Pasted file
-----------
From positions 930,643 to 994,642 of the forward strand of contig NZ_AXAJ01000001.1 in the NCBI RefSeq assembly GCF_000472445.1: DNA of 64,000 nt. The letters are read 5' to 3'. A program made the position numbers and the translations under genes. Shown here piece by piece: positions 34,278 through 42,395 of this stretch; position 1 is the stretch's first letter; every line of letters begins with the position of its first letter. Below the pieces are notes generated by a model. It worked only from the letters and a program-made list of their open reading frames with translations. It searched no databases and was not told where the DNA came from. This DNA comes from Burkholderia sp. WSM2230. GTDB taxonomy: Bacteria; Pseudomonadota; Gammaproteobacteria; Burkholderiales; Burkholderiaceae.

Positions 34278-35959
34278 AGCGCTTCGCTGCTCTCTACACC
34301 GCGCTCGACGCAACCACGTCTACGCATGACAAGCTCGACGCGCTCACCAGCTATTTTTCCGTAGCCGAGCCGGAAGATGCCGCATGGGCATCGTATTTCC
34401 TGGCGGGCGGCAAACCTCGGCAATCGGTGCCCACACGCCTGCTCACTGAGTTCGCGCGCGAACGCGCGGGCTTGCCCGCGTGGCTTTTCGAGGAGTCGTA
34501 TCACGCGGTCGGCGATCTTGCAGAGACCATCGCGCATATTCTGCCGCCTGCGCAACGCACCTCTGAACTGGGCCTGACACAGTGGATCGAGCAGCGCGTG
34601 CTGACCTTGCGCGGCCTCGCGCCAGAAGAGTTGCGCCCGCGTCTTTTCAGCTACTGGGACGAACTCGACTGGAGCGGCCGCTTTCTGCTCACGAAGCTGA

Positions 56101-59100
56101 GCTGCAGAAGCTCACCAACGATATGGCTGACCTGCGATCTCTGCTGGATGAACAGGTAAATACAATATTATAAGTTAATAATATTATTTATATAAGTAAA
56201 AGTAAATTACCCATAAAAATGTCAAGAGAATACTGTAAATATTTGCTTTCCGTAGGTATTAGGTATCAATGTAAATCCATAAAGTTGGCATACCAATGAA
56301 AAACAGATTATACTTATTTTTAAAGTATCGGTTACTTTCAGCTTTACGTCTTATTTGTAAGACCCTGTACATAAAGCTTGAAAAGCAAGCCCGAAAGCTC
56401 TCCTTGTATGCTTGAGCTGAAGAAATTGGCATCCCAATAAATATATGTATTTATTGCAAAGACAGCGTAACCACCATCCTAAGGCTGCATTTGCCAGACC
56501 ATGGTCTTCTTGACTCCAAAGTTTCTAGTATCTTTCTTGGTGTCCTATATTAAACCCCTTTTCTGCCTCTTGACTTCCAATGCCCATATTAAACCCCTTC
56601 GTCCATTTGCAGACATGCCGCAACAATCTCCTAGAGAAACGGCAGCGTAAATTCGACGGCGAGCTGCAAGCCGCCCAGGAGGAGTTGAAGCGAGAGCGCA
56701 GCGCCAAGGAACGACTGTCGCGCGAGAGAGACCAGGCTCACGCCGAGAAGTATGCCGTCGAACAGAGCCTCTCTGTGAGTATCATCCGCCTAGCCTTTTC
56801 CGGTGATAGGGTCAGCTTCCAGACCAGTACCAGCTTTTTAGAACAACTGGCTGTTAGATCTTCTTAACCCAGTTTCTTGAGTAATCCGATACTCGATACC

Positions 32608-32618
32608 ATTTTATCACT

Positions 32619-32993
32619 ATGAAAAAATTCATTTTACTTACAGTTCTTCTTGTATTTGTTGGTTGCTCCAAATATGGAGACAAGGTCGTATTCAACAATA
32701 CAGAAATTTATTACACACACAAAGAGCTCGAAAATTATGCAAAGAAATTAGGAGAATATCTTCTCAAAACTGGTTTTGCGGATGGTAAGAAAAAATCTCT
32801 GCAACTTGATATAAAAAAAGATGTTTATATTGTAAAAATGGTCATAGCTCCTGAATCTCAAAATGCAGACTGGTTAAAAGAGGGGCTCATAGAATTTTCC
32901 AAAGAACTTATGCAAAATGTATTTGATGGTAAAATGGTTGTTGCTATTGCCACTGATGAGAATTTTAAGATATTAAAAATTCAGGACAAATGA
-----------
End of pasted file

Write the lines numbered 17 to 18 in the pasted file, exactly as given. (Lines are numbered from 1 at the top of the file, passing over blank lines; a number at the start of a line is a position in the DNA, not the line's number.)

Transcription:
Positions 32608-32618
32608 ATTTTATCACT